Moyhu is positioned where several creeks enter the King River, and the area is subject to flooding. The fertile district was first settled by Dr. George Mackay who took up the "Myrrhee" pastoral run early in 1838. The run's name is thought to have been derived from an Aboriginal word meaning wind. Myrrhee was probably later corrupted to Moyhu (although there is a Myrrhee village south of Moyhu on a tributary of the King River).
Moyhu was opened up for selection during the late 1860s and a school and Catholic Church were opened in 1874 and 1875 respectively. About ten kilometres south of Moyhu is Edi, where gold was discovered in 1862. Edi continued as a mining settlement which diversified into tobacco and hop growing. Moyhu developed alongside it as an agricultural producer, and gradually overtook it. In 1899 a narrow-gauge railway was opened from Wangaratta to Whitfield along the King Valley, which gave Moyhu's dairy products improved access to markets. In 1933 Moyhu had two butter factories, a market, two halls, stores and a hotel.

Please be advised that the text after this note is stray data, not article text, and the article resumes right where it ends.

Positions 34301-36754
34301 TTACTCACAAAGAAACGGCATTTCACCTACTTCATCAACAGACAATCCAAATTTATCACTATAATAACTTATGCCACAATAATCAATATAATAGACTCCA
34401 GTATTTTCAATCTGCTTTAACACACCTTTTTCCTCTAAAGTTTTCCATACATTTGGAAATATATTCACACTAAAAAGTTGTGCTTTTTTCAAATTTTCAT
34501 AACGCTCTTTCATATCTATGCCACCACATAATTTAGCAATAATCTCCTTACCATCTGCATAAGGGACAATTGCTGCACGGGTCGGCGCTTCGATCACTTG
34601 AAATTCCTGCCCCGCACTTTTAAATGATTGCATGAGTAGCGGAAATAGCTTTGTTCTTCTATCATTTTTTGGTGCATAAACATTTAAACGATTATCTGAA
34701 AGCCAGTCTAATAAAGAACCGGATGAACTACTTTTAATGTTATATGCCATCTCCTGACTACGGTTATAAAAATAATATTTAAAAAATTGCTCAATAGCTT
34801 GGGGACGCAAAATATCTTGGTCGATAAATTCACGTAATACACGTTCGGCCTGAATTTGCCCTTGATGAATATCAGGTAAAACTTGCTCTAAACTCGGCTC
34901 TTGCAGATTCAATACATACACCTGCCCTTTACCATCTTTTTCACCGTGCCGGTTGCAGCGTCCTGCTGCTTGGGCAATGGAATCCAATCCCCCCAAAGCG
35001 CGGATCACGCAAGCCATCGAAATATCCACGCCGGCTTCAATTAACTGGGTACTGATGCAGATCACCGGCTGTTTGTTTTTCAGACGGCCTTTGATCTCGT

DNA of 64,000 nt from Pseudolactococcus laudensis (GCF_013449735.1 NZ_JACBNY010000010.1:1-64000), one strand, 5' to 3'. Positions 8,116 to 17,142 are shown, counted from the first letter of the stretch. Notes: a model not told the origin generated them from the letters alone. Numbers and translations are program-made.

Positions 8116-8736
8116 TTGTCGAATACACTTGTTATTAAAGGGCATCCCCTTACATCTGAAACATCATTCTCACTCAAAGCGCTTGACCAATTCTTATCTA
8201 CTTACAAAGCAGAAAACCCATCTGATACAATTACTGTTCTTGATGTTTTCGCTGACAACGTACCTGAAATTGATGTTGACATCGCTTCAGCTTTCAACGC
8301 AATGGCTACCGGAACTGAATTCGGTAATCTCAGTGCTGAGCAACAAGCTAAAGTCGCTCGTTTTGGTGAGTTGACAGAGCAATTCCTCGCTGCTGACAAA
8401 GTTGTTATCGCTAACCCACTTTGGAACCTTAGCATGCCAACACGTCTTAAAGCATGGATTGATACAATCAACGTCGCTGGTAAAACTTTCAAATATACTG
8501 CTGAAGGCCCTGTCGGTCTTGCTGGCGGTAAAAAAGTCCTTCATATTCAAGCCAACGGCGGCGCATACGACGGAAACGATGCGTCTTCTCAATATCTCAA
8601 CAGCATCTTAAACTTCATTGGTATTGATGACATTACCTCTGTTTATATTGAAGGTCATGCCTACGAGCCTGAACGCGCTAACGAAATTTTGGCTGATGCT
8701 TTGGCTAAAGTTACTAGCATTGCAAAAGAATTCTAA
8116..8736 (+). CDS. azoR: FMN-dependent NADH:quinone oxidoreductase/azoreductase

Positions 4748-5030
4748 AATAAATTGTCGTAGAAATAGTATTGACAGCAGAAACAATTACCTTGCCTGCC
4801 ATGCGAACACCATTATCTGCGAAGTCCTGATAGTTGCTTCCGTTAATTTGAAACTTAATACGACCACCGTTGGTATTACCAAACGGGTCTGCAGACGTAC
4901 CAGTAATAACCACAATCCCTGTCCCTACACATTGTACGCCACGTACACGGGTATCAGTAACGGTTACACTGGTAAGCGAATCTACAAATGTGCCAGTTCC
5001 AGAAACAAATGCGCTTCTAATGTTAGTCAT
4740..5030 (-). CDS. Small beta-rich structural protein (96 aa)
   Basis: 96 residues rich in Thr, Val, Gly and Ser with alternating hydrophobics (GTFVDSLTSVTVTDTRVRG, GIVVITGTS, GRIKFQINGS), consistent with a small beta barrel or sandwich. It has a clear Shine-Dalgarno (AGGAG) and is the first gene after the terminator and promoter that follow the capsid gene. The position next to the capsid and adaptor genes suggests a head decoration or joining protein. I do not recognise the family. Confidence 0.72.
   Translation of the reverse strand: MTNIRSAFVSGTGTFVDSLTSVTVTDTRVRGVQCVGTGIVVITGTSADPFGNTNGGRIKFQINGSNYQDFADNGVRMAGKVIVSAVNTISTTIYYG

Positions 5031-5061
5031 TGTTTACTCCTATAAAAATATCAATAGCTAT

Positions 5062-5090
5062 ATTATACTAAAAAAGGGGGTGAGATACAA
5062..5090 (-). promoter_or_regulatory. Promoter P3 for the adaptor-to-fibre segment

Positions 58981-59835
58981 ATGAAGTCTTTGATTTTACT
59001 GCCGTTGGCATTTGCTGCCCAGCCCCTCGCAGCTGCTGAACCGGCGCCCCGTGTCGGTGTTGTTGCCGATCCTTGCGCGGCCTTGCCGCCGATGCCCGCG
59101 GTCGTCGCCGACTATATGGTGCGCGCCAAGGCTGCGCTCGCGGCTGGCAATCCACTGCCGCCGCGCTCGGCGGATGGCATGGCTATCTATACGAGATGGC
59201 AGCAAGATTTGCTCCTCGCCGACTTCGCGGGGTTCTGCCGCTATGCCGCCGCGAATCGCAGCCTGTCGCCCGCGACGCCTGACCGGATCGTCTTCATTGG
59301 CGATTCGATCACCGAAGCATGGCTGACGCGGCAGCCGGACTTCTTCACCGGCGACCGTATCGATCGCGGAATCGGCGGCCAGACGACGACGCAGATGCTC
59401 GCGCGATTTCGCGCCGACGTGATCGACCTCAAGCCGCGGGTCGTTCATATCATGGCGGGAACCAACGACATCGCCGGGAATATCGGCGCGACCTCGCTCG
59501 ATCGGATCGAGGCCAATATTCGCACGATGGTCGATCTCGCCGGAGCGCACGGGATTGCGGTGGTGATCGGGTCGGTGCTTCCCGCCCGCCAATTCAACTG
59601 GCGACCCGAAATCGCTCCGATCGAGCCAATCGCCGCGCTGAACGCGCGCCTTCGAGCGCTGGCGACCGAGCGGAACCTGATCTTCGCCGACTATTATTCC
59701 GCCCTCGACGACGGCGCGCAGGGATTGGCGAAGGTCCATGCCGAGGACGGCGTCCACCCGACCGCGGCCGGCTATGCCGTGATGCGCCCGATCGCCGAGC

Moyhu grew to be the largest town in the former Oxley shire. During the 1950s a shire works depot was opened in Moyhu, acknowledging that Moyhu was in the centre of the shire. There was an unrealised prospect of Moyhu becoming the shire's administrative centre, in preference to shire offices in the large provincial centre of Wangaratta which was outside the shire.
The narrow-gauge railway closed in 1954, but by then motorized road transport was a readily available substitute. A progress association secured a reliable town water supply in 1963.
Moyhu is a substantial township with a school, hall, three churches, caravan park, recreation facilities and a hotel.
Jones, Graham, Memories of Oxley, Charquin Hill Publishing, 1995.